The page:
In 2010 I qualified as a counsellor from Leeds Metropolitan University. I remember having a conversation with a peer around what we felt we may specialise in in the future. I said I could never work with children as I thought it would be too heart breaking. At that point I didn’t have any clue what neurodiversity was.
Fast forward 11 years and my work has predominantly been with children and young people and now 80% of my caseload is with neurodiverse people.
For anyone to whom neurodiversity is a new word, it’s an umbrella term for people who are autistic, ADHD, dyslexic, have dyspraxia, dyscalculia or Tourette’s syndrome.
My interest in neurodiversity began in schools when referrals were being made for 'angry boys'. Yet when I worked with them I didn’t see anger, I saw bags of energy, bright personalities but high levels of frustrations around not being able to access learning, not knowing why and not feeling like they were understood.
Gladly times are changing, staff have training and are beginning to see past presenting behaviours. They're asking the questions why is that child frustrated, why can’t that child stay still, why does the child appear anxious all the time, why does that child not give me eye contact, why does that child not attend school, why does that child have amazing ideas in discussions but struggles to put them on paper?
But what captured my attention and sparked my passion with these children and young people was their 'superpowers', and this is what we should be encouraging this group to find within themselves, to focus on and to celebrate!
We need to educate people and identify high profile people with neurodiversity to show what a strength it can be and what people can achieve, whether that be the brightest personality with passion (Greta Thunberg), the ability to make people smile no matter what, the most attentive and caring souls, the brilliant scientific brains (Einstein), the best sports people (Simone Biles), the most amazing musicians (Mozart, Will.i.am, Justin Timberlake and Bieber), the best entrepreneurs (Jo Malone, Richard Branson) or the best actors (Emma Watson and Ryan Gosling). Anything is possible!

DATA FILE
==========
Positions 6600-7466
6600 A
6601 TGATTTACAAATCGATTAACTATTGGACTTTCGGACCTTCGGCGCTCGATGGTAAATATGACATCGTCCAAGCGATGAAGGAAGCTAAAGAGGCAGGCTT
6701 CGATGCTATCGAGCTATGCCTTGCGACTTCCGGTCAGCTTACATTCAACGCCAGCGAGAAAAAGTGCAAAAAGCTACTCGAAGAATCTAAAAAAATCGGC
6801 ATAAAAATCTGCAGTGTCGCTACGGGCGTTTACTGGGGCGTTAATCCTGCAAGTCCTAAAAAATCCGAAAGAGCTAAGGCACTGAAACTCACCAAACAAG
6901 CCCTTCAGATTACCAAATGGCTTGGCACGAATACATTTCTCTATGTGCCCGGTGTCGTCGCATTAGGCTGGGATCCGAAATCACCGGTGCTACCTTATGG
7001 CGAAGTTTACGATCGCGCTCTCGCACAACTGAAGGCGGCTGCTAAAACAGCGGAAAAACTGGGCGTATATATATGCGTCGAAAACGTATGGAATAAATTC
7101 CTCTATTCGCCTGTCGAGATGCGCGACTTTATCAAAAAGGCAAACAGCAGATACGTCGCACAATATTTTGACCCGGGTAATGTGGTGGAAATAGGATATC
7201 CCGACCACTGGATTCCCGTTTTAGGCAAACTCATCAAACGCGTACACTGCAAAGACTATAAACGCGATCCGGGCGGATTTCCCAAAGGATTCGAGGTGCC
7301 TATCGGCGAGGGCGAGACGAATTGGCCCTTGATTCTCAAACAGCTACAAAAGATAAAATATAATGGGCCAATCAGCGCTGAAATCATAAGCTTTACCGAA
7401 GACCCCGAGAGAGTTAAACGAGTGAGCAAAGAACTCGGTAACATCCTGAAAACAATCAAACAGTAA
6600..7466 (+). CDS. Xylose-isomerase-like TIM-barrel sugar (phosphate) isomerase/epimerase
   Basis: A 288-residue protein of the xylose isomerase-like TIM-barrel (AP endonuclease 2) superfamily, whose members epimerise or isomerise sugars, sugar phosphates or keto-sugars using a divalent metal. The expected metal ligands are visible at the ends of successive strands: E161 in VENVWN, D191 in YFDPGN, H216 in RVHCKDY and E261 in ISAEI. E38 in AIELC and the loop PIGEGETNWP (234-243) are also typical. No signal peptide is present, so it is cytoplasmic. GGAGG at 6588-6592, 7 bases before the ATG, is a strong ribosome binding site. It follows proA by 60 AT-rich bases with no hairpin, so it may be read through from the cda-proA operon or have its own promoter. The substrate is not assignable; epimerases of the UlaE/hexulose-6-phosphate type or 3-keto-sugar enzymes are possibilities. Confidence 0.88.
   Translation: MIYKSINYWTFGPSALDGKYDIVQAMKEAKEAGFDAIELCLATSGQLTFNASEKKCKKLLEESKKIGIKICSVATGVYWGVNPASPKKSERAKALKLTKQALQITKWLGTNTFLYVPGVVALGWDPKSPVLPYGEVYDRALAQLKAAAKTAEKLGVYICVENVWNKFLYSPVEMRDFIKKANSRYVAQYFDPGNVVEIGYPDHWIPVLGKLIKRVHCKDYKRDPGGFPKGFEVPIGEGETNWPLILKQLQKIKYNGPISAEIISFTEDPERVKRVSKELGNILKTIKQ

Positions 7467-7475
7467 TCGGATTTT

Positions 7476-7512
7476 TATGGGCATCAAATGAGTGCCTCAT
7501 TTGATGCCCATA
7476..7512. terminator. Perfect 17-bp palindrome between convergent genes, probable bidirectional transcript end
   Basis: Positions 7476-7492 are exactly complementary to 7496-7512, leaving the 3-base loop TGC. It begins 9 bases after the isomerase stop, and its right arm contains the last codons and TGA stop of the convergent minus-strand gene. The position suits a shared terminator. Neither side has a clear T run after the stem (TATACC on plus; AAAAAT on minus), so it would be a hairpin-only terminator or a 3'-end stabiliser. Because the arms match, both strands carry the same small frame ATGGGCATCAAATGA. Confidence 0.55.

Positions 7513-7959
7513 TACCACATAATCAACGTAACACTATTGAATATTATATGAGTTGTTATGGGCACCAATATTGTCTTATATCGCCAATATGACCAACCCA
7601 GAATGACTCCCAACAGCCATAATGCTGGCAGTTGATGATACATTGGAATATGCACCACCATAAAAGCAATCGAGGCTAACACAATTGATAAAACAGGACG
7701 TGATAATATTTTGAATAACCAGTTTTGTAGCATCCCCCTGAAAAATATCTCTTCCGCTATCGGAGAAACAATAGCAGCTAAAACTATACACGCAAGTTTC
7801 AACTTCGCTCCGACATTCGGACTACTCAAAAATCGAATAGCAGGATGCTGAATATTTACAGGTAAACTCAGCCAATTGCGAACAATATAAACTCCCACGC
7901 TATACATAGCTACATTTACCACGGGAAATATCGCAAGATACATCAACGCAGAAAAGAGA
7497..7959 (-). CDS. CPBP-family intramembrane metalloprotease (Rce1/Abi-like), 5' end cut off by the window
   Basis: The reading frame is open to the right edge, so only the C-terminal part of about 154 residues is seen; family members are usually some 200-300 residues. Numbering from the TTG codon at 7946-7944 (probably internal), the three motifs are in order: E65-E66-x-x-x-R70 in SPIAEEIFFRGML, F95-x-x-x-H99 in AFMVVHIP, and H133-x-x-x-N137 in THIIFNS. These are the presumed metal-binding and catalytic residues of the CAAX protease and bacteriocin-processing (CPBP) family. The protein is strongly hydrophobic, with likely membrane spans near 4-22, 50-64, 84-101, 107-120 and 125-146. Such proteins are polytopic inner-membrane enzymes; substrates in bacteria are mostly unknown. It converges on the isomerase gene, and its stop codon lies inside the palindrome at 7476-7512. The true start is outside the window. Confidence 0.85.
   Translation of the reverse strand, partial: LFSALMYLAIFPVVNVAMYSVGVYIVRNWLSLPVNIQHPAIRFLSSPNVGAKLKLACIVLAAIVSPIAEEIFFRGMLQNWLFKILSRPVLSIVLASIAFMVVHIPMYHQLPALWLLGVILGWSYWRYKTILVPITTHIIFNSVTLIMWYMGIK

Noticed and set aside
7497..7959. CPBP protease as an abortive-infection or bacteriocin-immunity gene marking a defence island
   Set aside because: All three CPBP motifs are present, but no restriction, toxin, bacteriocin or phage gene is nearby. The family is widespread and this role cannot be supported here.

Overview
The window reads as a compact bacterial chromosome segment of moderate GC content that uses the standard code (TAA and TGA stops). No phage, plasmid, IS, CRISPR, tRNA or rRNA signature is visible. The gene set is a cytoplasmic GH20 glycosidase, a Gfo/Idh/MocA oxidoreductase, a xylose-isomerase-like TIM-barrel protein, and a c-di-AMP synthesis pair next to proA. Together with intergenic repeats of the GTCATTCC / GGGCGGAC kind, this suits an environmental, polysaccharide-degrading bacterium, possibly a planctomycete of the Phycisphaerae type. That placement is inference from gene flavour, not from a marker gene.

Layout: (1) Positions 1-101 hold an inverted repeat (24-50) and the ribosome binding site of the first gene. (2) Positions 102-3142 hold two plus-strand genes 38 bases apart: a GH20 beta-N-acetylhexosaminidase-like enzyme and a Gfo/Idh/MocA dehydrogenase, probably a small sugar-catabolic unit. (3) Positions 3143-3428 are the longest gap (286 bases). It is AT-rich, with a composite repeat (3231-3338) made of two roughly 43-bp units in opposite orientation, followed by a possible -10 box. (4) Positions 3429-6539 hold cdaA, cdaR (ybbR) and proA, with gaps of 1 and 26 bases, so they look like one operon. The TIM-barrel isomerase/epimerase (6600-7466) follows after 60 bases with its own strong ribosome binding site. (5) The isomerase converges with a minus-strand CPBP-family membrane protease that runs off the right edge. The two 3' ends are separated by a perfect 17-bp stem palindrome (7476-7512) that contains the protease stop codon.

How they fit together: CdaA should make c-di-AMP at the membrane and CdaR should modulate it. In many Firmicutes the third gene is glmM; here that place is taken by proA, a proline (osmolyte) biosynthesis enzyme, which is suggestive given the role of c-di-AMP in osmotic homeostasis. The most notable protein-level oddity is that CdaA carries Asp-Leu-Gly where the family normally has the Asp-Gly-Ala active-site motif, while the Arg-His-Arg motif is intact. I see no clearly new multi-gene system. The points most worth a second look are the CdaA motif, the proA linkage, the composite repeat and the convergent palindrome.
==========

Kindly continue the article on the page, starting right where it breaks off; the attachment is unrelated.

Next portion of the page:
As a therapist this is my favourite group of people to work with. Whether it's children and young people or adults, I always come out of sessions feeling energised, inspired and privileged to have a small part in empowering them in overcoming barriers and finding their confidence and voice.
As a mum of a boy with ADHD who has been my inspiration, I want him to grow up in an inclusive world, where he can celebrate his superpowers. Yes living with neurodiversity can be a challenge, and yes it can be tough on everyone within a household, but for every tough moment in my house there are so many more amazing moments, more laughs, more spontaneity, more interesting conversation... let’s just say life is never boring. I want my son and every other neurodiverse person to be proud and see that the world needs neurodiverse people.
Some would argue that neurodiversity is a natural evolution because, without the capacity to think outside the box or hyper-focus, some of the best inventions, cures for diseases, businesses, music etc would never have happened and we wouldn’t live in the world we do now. Surely that’s something we should all be celebrating!
For Neurodiversity Celebration Week I have released my first podcast with one of the UK’s best kickboxing coaches who has ADHD. The focus is on celebrating his and his student’s 'superpowers'.
If you want further information on neurodiversity, have a look at
Why we need all secondary schools and colleges to employ a counsellor
Ann Holden writes that "school counsellors add significant representation in an educational setting"
"The need and demand for intervention is high"
Our member Rachael Nevin-Lewis shares her experience of being a school counsellor as the classrooms fill up again
Blogs and vlogs 2021
News, views and updates from our staff, members and counselling clients
Views expressed in this article are the views of the writer and not necessarily the views of BACP. Publication does not imply endorsement of the writer’s views. Reasonable care has been taken to avoid errors but no liability will be accepted for any errors that may occur.